I have a solution for Xamamrin.iOS and Xamarin.Android application with structure as below,

  • Solution Root
    • Common Project
    • Xamarin.iOS Project
    • Xamarin.Android Project

I need to branch both iOS and Android projects, but I am facing a problem, when I branch the Xamarin.iOS project alone for example, I get in my workspace the Xamarin.iOS project alone, so I am missing the dependency it has on the Common Project. And since both the iOS and Android projects evolves independently I don't want to branch the whole solution, I want to keep branching specific to each platform.

How do you recommend I implement branching for this case? I am using TFS 2015 source control.

  • Will the common project also evolve with the platform specific projects? Or is it safe to assume the "common" project is pretty stable, and that changes to the platform projects truly are limited to the platform projects? Commented Apr 1, 2020 at 17:44
  • The common project normally will evolve when a new need rises that will be applied to both platforms projects. It mainly contains DTOs, and utilities.
    – Sisyphus
    Commented Apr 1, 2020 at 18:52
  • FWIW, We have a similar project structure, but use git. Branching the whole repo works for us - only changes we make have to get merged. Usually the iOS project needs what the Android project has done in the Common Project fairly quickly though.
    – GregHNZ
    Commented Apr 17, 2023 at 4:19

1 Answer 1


This is a case where the philosophy that TFVC uses to manage branches might actually be better than other version control systems.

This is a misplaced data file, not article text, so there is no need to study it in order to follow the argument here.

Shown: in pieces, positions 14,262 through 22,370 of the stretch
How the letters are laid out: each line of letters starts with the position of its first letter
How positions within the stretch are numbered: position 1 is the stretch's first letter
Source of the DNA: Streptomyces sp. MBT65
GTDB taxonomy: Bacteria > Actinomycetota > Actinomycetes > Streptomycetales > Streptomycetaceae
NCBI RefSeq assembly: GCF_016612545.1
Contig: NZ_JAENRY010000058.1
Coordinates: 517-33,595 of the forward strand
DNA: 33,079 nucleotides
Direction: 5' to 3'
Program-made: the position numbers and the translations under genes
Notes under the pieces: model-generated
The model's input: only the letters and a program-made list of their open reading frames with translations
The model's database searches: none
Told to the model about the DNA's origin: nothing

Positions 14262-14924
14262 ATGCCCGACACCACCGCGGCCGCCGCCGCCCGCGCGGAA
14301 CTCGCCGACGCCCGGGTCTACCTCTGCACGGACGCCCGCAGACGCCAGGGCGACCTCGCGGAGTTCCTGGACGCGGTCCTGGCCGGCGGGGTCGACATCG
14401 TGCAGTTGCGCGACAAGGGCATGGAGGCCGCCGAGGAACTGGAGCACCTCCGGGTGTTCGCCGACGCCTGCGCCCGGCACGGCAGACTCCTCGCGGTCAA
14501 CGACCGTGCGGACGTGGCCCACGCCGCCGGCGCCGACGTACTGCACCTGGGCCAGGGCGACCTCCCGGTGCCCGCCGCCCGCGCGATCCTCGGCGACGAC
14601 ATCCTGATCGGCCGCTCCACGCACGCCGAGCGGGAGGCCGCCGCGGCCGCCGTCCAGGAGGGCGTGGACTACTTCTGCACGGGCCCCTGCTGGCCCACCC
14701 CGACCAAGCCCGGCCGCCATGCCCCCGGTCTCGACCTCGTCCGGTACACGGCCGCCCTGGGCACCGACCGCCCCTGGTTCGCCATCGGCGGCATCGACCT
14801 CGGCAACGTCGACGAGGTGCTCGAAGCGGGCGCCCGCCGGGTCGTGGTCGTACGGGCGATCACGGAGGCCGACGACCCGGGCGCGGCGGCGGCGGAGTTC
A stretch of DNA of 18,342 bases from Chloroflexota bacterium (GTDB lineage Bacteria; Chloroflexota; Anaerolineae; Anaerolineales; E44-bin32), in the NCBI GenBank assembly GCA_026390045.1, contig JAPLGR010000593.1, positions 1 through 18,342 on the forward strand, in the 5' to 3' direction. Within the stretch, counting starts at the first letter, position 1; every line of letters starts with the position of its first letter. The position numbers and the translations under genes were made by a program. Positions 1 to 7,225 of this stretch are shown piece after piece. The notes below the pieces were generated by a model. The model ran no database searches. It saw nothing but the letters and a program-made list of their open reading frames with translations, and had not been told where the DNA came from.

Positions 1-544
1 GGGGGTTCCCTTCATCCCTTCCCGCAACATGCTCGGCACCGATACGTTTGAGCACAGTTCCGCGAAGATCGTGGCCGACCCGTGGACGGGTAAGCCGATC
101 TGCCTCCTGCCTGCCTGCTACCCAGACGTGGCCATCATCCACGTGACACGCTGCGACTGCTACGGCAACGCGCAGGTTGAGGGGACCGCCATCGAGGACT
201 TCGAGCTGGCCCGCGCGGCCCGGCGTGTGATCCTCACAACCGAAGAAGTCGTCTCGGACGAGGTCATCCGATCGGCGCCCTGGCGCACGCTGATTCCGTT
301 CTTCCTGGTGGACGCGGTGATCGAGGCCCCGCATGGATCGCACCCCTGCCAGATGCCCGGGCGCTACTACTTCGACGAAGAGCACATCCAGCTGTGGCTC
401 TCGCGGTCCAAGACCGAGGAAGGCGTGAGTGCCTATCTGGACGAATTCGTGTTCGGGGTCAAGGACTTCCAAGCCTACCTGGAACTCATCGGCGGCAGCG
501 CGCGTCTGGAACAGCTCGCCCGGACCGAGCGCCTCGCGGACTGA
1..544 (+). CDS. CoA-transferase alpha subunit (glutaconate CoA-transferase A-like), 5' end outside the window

Just make the iOS and Android project directories their own branches. If you need to isolate changes in the Common project, make that project directory a branch as well.

The solution itself remains a regular unbranched directory in TFVC. The iOS and Android project directories can be converted to branches. You'll just need to make sure the solution folder itself is not also inside a branch.

Failing that, make the Common project its own solution, and create a NuGet package out of it. Then create separate solutions for iOS and Android so you can branch them properly. Use Semantic Versioning of your Common library NuGet package.

  • This is the initial solution I mentioned in the question, the problem is I branched iOSProj and gave it a name iOSProj-branch1 for example, and downloaded it to my workspace. What TFVC did is that it is now giving me a Solution with two branches (two folders\projects) for the iOS version, iOSProj and iOSProj-branch1, and when I open the solution in VS it will be pointing to iOSProj so I I have no access to iOSProj-branch1 unless I open it independently which will lead to losing access to Common Project.
    – Sisyphus
    Commented Apr 1, 2020 at 19:24

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